Sunday, June 15, 2014

Fair Warning For Lazy Authors

From time to time, authors take a short cut, and instead of describing a hero, heroine, or villain, authors use a simile and the name of a celebrity. Without permission.

For that matter, some cover art uses the body of one celebrity and the face of another. Without the permission of either celebrity.

Don't do it.

Celebrities, quite rightly, IMHO, are starting to sue.

For additional information, follow Joelle Rich on Lexology and elsewhere:

http://www.lexology.com/library/detail.aspx?g=52cb5031-7d22-45bd-bc31-0aafc78f19e1&utm_source=Lexology+Daily+Newsfeed&utm_medium=HTML+email+-+Body+-+General+section&utm_campaign=Lexology+subscriber+daily+feed&utm_content=Lexology+Daily+Newsfeed+2014-06-13&utm_term=

My best wishes,
Rowena Cherry

2 comments:

  1. Interesting. I've never run across an example of this particular "shortcut".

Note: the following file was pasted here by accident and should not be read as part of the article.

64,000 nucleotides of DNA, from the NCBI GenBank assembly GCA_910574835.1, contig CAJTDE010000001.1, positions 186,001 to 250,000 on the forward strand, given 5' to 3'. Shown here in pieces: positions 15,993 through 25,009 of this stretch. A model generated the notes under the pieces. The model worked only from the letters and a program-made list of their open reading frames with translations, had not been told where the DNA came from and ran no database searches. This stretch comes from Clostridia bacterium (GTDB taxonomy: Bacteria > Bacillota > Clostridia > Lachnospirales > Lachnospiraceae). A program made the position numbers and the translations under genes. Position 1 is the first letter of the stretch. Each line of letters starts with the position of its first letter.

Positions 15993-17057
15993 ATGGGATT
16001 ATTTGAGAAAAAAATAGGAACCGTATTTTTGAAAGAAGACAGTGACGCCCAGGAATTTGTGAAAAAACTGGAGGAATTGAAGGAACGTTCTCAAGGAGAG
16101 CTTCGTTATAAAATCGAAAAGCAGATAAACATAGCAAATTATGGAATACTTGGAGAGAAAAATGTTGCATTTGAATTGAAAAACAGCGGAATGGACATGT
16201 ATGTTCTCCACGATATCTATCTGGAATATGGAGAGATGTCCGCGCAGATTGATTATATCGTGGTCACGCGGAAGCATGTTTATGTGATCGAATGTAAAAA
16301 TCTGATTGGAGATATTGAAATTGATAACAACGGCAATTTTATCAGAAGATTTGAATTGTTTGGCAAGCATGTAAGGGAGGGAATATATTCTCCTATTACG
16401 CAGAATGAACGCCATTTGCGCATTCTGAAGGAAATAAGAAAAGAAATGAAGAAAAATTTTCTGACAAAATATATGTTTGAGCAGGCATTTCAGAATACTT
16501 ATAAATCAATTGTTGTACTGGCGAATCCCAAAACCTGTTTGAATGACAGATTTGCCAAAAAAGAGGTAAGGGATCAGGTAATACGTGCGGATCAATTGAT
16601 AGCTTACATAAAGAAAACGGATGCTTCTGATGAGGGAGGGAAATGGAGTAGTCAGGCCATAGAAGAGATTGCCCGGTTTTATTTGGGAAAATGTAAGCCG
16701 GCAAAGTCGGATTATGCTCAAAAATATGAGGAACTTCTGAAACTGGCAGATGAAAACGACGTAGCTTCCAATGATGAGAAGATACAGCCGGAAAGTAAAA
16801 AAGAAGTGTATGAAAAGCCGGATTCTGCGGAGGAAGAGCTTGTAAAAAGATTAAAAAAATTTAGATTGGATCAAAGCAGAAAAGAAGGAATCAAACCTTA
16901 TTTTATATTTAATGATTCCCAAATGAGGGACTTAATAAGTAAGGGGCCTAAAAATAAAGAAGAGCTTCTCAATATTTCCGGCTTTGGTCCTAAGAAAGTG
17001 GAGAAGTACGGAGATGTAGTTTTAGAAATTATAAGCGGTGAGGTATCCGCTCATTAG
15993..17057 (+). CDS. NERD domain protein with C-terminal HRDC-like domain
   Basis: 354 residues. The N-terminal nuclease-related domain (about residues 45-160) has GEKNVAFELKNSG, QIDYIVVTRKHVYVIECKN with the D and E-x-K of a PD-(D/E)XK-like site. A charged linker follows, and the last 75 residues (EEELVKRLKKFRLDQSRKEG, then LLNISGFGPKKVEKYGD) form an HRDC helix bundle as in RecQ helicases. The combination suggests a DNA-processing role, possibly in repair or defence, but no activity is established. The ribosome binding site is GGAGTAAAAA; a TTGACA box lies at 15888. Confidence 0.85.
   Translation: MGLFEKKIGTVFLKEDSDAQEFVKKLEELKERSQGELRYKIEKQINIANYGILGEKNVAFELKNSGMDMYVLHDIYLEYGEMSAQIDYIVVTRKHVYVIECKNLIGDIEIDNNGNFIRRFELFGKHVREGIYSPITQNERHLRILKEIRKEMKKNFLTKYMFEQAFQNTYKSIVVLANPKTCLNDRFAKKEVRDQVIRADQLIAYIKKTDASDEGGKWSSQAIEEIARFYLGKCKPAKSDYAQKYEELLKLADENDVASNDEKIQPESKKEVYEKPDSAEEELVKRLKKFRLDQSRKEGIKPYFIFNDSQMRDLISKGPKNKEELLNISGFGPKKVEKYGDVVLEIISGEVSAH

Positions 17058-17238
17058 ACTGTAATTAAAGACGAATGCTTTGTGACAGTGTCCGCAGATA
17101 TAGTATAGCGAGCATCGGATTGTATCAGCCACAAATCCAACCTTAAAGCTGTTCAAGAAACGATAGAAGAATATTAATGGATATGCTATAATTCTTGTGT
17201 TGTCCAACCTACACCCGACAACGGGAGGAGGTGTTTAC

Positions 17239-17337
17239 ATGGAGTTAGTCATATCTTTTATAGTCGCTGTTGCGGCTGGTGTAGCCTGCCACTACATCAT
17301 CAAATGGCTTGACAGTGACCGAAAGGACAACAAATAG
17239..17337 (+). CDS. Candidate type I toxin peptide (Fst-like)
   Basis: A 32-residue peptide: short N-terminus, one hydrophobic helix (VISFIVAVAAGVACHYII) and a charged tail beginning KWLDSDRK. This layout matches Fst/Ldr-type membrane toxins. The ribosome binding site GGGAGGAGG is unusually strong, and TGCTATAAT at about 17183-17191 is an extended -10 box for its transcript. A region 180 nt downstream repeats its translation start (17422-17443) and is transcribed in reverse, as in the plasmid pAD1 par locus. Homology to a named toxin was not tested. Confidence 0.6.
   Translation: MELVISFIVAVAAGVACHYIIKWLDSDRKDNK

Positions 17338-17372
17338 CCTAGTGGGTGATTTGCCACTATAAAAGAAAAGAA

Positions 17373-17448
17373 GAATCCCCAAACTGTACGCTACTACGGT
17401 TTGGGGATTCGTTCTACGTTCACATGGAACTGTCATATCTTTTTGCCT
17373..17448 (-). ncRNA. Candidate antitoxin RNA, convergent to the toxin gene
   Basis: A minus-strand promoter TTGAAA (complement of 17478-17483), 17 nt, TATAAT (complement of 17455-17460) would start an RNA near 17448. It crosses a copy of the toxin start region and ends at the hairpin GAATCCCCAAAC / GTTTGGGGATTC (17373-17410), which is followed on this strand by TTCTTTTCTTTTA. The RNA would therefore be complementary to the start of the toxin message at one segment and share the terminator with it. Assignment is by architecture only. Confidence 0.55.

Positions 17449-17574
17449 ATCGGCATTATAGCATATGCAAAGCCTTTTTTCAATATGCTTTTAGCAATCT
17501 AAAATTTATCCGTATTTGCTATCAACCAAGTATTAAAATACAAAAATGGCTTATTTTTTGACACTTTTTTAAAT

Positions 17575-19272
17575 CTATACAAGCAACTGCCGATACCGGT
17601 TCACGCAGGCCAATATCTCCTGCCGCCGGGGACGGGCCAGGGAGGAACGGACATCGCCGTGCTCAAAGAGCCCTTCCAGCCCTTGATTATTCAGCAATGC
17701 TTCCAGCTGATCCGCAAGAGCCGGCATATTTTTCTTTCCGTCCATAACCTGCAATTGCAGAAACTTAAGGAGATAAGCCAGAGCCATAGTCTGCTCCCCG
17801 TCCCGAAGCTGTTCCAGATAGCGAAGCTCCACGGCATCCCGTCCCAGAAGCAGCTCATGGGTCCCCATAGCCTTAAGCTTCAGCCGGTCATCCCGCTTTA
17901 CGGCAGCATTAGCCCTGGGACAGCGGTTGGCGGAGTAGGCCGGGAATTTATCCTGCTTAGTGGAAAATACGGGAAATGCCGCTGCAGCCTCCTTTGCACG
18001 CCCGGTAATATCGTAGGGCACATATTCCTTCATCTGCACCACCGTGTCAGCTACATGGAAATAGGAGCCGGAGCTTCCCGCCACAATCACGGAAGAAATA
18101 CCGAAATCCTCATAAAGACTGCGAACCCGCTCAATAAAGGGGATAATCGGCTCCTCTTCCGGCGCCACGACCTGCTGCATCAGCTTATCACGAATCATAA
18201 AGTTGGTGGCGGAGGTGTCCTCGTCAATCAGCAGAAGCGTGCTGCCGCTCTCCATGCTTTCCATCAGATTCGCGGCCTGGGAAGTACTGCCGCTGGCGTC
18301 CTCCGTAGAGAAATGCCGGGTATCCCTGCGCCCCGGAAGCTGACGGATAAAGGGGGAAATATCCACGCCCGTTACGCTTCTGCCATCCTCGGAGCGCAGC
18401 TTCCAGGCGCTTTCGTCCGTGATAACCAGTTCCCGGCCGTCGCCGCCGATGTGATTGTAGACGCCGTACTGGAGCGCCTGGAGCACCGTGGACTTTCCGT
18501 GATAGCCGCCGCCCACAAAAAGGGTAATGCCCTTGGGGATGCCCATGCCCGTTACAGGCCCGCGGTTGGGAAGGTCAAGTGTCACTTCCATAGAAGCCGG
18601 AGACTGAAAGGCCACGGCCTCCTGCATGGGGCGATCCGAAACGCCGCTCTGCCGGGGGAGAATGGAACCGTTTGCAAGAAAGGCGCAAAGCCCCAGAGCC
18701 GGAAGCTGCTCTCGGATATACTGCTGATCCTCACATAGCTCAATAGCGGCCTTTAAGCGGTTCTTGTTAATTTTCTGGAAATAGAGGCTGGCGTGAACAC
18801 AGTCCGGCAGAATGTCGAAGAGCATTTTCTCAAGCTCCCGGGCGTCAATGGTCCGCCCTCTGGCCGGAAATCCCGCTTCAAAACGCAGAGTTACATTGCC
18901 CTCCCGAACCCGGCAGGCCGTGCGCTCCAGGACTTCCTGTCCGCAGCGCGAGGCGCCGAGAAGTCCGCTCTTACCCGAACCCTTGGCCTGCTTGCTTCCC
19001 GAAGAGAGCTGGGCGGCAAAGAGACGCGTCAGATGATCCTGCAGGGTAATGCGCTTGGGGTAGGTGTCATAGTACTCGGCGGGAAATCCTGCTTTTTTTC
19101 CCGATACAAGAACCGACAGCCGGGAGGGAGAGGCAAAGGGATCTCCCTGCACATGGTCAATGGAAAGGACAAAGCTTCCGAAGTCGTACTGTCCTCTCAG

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  2. Clearly the cover-art thing is a violation of the celebrity's rights. But simply MENTIONING a famous person? How can that act be legally forbidden? Like mentioning a brand name in fiction, surely it can't be proscribed or prosecuted unless the reference is derogatory. (BTW, an example of that "shortcut": In ROSEMARY'S BABY, when Rosemary meets the young woman who later gets killed by the coven -- made to look like suicide, I think -- she mentally compares her to Gina Lollabrigida. [sp.?]).

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